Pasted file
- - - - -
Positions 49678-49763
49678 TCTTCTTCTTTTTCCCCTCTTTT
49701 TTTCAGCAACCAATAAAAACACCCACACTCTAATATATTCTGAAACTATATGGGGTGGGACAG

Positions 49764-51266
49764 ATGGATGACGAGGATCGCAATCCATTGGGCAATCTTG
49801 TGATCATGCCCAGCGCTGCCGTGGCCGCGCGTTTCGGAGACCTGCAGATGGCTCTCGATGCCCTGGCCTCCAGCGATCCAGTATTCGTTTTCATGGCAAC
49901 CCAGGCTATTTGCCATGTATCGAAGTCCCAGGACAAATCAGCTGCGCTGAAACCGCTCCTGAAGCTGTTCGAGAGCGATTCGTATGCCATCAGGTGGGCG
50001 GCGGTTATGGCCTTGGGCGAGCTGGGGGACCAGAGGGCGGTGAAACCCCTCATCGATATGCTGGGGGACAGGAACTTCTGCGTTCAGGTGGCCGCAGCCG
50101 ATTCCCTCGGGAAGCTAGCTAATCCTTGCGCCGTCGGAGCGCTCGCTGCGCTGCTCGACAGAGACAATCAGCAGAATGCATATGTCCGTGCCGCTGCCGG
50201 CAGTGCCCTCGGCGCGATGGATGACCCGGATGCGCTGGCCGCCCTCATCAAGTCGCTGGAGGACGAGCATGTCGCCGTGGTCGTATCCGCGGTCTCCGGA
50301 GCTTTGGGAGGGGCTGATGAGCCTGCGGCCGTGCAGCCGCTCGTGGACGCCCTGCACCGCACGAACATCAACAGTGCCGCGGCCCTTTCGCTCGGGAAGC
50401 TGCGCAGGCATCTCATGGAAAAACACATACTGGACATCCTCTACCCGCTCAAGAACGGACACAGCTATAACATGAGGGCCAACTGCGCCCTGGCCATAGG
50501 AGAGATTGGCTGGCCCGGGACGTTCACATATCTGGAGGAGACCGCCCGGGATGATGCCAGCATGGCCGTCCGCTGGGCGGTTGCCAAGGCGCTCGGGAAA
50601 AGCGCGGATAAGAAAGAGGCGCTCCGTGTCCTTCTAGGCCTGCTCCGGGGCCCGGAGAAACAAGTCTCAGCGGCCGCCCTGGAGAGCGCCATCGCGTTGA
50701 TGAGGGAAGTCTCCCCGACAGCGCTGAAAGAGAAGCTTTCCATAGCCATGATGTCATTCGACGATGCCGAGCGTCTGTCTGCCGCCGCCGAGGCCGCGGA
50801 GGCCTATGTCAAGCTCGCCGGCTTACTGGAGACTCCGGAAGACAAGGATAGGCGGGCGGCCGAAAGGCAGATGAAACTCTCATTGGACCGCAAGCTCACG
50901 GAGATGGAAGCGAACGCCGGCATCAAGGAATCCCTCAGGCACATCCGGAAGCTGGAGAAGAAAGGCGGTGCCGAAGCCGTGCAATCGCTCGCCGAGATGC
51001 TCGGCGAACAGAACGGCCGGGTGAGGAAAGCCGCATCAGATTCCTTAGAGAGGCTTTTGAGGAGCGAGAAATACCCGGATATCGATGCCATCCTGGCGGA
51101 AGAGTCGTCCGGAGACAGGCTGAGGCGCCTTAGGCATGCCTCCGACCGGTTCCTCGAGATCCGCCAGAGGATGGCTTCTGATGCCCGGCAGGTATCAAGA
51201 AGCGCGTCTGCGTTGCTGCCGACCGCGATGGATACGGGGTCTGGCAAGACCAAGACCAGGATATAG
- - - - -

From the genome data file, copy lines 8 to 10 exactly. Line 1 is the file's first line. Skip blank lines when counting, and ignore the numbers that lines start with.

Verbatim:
50001 GCGGTTATGGCCTTGGGCGAGCTGGGGGACCAGAGGGCGGTGAAACCCCTCATCGATATGCTGGGGGACAGGAACTTCTGCGTTCAGGTGGCCGCAGCCG
50101 ATTCCCTCGGGAAGCTAGCTAATCCTTGCGCCGTCGGAGCGCTCGCTGCGCTGCTCGACAGAGACAATCAGCAGAATGCATATGTCCGTGCCGCTGCCGG
50201 CAGTGCCCTCGGCGCGATGGATGACCCGGATGCGCTGGCCGCCCTCATCAAGTCGCTGGAGGACGAGCATGTCGCCGTGGTCGTATCCGCGGTCTCCGGA